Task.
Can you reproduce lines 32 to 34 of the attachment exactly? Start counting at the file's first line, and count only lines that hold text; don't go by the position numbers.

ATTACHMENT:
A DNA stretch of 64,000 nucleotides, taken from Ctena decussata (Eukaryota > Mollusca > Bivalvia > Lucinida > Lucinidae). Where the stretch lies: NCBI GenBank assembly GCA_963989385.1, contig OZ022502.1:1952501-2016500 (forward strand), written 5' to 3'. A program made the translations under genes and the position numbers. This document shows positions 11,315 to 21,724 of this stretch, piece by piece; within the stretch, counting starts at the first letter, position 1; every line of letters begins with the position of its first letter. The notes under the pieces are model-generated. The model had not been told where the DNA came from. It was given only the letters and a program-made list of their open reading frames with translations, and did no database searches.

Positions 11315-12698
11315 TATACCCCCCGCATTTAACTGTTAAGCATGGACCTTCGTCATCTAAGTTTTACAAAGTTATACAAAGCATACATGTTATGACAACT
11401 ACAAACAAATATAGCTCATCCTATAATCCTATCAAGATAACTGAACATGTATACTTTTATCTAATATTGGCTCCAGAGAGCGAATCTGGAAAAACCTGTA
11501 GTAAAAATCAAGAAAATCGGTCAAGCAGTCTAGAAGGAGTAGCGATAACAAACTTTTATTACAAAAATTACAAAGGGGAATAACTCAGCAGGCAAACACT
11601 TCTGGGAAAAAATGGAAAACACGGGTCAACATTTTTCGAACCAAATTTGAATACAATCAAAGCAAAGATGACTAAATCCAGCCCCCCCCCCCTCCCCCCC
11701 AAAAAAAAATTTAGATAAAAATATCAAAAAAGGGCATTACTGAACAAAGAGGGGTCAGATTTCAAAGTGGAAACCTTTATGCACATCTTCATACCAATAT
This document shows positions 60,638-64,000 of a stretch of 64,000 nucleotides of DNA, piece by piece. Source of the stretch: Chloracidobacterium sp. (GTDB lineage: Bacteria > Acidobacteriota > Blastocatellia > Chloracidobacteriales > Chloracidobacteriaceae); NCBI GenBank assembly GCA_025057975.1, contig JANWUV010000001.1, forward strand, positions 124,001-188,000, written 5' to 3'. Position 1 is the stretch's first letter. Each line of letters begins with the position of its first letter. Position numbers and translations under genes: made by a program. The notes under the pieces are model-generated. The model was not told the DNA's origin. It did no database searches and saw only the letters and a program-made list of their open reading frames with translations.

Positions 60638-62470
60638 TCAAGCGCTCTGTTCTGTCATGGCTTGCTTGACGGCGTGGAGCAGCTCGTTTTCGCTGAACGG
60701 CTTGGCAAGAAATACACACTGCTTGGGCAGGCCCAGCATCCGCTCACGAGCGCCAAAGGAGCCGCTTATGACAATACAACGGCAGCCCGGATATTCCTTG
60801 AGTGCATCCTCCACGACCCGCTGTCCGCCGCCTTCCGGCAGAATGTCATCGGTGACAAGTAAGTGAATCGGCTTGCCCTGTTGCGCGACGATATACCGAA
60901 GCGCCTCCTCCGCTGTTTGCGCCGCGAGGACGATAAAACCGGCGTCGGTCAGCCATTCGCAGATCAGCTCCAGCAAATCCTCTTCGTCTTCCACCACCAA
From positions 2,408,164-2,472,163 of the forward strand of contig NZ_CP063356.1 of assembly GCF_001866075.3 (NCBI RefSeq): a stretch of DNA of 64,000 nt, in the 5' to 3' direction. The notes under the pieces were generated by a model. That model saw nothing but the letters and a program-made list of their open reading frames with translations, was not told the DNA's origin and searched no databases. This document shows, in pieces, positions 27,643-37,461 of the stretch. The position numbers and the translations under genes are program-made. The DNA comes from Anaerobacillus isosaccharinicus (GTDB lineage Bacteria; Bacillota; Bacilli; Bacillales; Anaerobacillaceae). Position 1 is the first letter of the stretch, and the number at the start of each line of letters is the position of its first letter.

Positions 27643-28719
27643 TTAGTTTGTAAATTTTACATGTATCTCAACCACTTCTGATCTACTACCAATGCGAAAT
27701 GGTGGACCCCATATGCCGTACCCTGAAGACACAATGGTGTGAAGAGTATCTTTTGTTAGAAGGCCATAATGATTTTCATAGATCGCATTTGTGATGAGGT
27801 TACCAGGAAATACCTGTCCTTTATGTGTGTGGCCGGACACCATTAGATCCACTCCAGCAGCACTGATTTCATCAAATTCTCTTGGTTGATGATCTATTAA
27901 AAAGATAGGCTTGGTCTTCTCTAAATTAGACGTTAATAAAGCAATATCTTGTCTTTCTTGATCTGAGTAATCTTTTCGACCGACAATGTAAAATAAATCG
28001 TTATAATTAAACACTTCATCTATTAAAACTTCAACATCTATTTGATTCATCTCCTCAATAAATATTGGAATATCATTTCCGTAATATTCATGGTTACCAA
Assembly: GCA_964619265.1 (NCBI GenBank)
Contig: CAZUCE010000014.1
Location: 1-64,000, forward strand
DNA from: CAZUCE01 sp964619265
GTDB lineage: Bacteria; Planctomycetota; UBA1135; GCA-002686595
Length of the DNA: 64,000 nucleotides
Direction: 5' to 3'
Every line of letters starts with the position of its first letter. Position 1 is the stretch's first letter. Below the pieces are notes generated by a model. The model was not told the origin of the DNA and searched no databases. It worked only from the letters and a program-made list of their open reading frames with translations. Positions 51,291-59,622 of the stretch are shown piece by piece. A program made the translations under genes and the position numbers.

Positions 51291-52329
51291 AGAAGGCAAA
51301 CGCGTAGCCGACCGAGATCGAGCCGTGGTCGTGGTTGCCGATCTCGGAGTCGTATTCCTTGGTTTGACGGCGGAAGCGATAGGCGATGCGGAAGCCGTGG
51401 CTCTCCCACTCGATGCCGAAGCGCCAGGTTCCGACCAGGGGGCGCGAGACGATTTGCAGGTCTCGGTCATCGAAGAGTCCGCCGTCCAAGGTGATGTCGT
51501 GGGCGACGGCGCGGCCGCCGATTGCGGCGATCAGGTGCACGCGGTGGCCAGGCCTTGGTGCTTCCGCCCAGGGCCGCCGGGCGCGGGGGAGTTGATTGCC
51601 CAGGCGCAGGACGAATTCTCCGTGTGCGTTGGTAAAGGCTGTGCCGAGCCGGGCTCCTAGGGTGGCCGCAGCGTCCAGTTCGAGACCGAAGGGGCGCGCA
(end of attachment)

51401 CTCTCCCACTCGATGCCGAAGCGCCAGGTTCCGACCAGGGGGCGCGAGACGATTTGCAGGTCTCGGTCATCGAAGAGTCCGCCGTCCAAGGTGATGTCGT
51501 GGGCGACGGCGCGGCCGCCGATTGCGGCGATCAGGTGCACGCGGTGGCCAGGCCTTGGTGCTTCCGCCCAGGGCCGCCGGGCGCGGGGGAGTTGATTGCC
51601 CAGGCGCAGGACGAATTCTCCGTGTGCGTTGGTAAAGGCTGTGCCGAGCCGGGCTCCTAGGGTGGCCGCAGCGTCCAGTTCGAGACCGAAGGGGCGCGCA